How old is elderly?
In recent months we've twice been politely and gently chided for having used the term in our news stories - both times in reference to people aged in their 70s.
I asked around the office to get an idea of what age people associated with being elderly. The answers ranged from 65 and over to 75 and over - with the response very much relative to the age of the person giving the answer.
Most agreed it depended on the health and fitness of the person in question - that some could seem elderly in their 50s, while others were the picture of youth into their 80s.
And as we're living longer, perhaps we're also changing in our perceptions of when we start being old.
We may claim a pension at 65, but it's increasingly common to work well past that milestone.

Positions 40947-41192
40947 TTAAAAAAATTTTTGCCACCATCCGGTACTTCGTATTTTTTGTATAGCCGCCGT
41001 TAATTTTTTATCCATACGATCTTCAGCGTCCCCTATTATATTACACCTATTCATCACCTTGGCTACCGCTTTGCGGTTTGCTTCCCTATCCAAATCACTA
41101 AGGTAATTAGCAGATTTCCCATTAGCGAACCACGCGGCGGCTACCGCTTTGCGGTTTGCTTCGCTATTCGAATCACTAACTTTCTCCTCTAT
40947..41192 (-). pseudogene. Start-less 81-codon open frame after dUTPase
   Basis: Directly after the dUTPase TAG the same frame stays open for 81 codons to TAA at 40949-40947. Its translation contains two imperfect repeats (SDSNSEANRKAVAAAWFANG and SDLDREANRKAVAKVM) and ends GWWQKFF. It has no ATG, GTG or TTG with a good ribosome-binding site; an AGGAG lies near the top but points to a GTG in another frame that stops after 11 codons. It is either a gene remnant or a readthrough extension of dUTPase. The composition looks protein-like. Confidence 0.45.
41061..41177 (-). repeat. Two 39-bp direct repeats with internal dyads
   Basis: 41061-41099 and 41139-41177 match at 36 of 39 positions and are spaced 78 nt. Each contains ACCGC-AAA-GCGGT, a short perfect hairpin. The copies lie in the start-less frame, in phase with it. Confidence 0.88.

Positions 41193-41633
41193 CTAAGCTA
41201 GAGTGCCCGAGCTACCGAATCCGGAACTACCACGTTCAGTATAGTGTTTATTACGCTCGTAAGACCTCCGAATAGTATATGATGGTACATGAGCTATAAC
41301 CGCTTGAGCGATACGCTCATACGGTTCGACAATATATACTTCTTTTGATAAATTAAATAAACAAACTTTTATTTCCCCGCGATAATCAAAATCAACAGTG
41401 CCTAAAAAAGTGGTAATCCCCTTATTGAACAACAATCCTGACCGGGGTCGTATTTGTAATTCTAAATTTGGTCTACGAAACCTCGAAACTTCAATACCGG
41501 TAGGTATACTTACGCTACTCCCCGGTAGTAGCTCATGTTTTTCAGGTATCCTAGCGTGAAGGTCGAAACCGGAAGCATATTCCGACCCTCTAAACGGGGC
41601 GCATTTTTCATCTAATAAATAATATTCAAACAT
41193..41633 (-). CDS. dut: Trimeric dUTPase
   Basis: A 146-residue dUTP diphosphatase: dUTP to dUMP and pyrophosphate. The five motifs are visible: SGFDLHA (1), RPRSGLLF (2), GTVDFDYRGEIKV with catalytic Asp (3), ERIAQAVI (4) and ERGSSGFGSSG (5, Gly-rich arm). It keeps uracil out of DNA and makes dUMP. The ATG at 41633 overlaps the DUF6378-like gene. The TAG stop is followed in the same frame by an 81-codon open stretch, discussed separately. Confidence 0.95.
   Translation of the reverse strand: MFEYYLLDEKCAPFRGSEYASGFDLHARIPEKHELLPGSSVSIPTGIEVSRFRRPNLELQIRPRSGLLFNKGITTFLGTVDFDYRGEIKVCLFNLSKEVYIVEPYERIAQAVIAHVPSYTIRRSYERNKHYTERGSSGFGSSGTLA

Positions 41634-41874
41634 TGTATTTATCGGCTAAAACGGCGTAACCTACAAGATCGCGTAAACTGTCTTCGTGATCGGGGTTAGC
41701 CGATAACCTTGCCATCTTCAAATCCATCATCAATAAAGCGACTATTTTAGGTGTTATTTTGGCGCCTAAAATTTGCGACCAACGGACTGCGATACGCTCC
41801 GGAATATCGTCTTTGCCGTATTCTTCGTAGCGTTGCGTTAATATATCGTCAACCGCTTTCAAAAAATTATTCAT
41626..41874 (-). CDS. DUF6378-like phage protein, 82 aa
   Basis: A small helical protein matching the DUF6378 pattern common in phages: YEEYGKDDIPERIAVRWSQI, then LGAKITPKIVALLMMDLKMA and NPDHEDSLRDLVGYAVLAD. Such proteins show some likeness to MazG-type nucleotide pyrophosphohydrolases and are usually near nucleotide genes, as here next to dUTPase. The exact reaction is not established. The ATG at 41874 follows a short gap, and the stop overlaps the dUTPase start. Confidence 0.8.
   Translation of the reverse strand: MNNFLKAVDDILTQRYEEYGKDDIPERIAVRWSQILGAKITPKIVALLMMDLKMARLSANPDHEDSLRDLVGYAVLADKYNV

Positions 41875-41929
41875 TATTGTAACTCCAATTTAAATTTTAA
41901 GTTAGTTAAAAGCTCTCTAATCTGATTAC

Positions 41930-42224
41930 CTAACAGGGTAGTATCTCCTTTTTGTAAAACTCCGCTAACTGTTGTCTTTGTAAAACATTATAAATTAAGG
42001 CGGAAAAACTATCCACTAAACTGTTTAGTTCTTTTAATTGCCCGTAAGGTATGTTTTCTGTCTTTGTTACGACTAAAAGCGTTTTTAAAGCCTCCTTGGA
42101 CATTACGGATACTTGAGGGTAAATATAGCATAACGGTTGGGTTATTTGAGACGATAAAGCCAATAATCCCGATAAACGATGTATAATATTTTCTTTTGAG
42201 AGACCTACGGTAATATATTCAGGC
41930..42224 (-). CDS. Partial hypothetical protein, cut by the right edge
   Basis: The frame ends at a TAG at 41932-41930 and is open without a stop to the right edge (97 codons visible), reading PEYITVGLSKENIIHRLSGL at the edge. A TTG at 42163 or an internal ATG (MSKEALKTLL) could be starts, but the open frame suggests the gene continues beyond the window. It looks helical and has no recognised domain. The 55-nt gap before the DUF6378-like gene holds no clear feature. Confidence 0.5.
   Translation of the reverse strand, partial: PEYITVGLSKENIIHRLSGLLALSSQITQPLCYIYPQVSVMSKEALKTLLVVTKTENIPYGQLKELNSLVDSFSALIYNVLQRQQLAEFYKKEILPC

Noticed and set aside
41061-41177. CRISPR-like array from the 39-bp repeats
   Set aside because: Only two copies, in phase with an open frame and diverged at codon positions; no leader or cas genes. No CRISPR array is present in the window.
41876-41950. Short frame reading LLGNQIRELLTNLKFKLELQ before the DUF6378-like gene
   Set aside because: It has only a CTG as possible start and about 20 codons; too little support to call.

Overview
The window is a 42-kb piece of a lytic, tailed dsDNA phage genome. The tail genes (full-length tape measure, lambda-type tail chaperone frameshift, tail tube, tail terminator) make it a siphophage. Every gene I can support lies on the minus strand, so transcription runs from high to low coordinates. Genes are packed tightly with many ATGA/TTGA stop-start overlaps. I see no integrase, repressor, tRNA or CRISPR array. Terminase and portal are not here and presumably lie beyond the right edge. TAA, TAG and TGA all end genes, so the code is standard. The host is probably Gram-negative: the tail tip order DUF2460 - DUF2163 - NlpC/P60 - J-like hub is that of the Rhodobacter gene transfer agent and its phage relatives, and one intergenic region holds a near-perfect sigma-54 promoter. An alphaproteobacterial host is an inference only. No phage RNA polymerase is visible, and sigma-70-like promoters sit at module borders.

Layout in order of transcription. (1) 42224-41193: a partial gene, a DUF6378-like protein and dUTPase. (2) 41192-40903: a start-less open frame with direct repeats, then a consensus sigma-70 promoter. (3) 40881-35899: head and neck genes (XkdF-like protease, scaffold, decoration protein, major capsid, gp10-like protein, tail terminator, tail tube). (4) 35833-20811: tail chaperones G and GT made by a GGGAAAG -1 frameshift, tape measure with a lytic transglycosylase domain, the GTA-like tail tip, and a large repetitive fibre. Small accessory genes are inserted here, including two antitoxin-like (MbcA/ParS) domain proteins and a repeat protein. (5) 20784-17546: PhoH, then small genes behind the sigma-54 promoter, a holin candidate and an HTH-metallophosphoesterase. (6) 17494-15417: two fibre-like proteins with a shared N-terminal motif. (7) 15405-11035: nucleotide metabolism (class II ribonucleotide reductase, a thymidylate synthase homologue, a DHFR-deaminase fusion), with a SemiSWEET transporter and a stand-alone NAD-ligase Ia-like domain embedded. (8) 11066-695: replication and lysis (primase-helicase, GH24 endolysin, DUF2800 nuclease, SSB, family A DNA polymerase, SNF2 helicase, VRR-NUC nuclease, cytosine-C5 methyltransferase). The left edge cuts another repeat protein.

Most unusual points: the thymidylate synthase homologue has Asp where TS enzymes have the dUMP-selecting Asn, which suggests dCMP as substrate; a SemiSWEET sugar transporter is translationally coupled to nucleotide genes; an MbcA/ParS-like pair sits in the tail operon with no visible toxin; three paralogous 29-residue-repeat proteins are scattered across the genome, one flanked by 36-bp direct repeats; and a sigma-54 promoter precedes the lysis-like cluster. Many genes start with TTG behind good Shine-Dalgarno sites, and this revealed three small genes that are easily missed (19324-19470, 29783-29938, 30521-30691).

Why do we need to bother with words like elderly at all? Well, because details matter when you're telling a story.
Whether someone is a child, an adult, a man, a woman, a grandmother, a father of seven, all help to build understanding of the story.
And they can be very significant details - in last week's widely reported story about a woman cannabis dealer it would have been a very poor reporter who didn't include that she was a 68-year-old grandmother.
So sometimes we use shortcut terms like "elderly" to quickly paint a picture.
And sometimes people disagree with our assessment.
I'm 36, so you could, I suppose, call me middle-aged.
Technically, I'm in the middle years of my life, but if I read that about myself in the newspaper I'd probably spit out my morning coffee as well.
Age, as Rob Smith eloquently pointed out in our letters page on Friday, is relative.
But sometimes it is very relevant.